“The oddest moment came midconcert when I looked across the football stadium and saw 56,000 enraptured Spaniards, pumping their fists in the air in fervent unison and bellowing at the top of their lungs, “I was born in the U.S.A.! I was born in the U.S.A.!”
What makes us buy into some stories while other stories are a mere passing interest that fades quickly? The answer, at least according to David Brooks New York Times Article, The Power of the Particular, has to do with strong storylines from brands that have hard boundaries.
Writers like Jeff Goins would call this a World View.
For instance, when most think of Springsteen, they think of steel mills and beautiful losers and blue collar workers.
Springsteen’s songs embodies that life and his story makes you think that it’s his own. And for someone living far away, it helps define the story and paint that particular world.
When he moans out the lyrics to songs like the River, you feel the emotion of what it’s like to live that story.
But one song or lyric doesn’t define a story line. Not when you are building a brand at least. The story line is solidified when your work embodies and paints that world completely.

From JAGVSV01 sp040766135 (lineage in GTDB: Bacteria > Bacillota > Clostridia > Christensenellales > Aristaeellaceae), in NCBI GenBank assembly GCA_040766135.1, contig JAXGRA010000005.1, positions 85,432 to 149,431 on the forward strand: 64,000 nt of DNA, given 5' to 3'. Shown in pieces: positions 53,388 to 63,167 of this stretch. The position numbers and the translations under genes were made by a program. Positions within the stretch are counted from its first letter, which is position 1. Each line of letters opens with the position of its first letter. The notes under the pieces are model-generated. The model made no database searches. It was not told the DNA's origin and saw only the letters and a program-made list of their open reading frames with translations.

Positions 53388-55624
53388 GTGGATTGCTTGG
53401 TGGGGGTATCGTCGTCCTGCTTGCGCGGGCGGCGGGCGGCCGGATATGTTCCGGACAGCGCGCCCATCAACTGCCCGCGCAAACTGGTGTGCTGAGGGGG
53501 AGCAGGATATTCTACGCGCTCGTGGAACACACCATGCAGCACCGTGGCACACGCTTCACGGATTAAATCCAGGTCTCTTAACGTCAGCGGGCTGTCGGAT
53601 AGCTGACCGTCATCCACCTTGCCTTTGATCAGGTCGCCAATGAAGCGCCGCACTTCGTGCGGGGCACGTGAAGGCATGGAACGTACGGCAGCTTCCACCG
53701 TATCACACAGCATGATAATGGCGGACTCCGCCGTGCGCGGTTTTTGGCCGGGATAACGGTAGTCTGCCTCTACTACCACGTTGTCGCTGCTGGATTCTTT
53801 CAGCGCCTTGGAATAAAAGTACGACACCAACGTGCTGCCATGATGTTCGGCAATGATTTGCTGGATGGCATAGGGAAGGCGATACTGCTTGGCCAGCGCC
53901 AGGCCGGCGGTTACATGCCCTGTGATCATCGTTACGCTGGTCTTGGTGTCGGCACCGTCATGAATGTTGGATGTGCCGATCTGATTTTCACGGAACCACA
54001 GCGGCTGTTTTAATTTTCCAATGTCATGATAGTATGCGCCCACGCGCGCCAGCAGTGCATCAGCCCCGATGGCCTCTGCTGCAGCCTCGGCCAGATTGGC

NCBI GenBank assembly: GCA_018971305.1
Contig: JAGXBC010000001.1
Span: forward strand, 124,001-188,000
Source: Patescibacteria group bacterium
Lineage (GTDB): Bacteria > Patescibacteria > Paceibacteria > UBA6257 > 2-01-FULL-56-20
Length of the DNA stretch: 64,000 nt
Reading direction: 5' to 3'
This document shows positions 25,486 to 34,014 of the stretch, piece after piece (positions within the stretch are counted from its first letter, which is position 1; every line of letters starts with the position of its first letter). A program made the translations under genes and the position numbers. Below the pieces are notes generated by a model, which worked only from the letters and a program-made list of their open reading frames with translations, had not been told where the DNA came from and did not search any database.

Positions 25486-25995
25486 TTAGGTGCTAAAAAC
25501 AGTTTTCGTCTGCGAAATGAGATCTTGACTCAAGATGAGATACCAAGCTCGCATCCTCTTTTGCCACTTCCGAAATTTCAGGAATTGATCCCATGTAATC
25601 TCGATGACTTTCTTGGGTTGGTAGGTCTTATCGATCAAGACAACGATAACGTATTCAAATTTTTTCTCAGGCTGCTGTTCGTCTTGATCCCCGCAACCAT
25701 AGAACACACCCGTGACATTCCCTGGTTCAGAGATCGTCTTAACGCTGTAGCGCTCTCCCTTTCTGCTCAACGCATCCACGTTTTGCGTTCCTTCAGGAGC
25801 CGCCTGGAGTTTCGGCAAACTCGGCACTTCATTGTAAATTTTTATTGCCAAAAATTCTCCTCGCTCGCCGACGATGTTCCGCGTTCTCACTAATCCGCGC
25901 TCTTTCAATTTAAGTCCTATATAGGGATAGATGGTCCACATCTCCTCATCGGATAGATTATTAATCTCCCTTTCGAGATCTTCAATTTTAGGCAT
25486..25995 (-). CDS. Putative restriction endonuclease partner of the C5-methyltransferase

Which is why something like thousands of folks overseas singing “Born in the USA” at the top of their lungs is possible when the song has nothing to do with what’s happening in their life. They’ve bought into the story. The song is just part of the act.
In contrast, most story lines and world views come with rather soft boundaries. It’s an appeal to the masses rather than the specific. But as most marketers know, if you are trying to appeal to everyone, chances are good you are going to appeal to no one….
The point is that you need to stop trying to please everyone. Define your boundaries. Build your storyline and then invite others in.
And if you haven’t read it yet, you should- The Power of the Particular.
Image Attribution- http://www.flickr.com/photos/kudumomo/3536642606/
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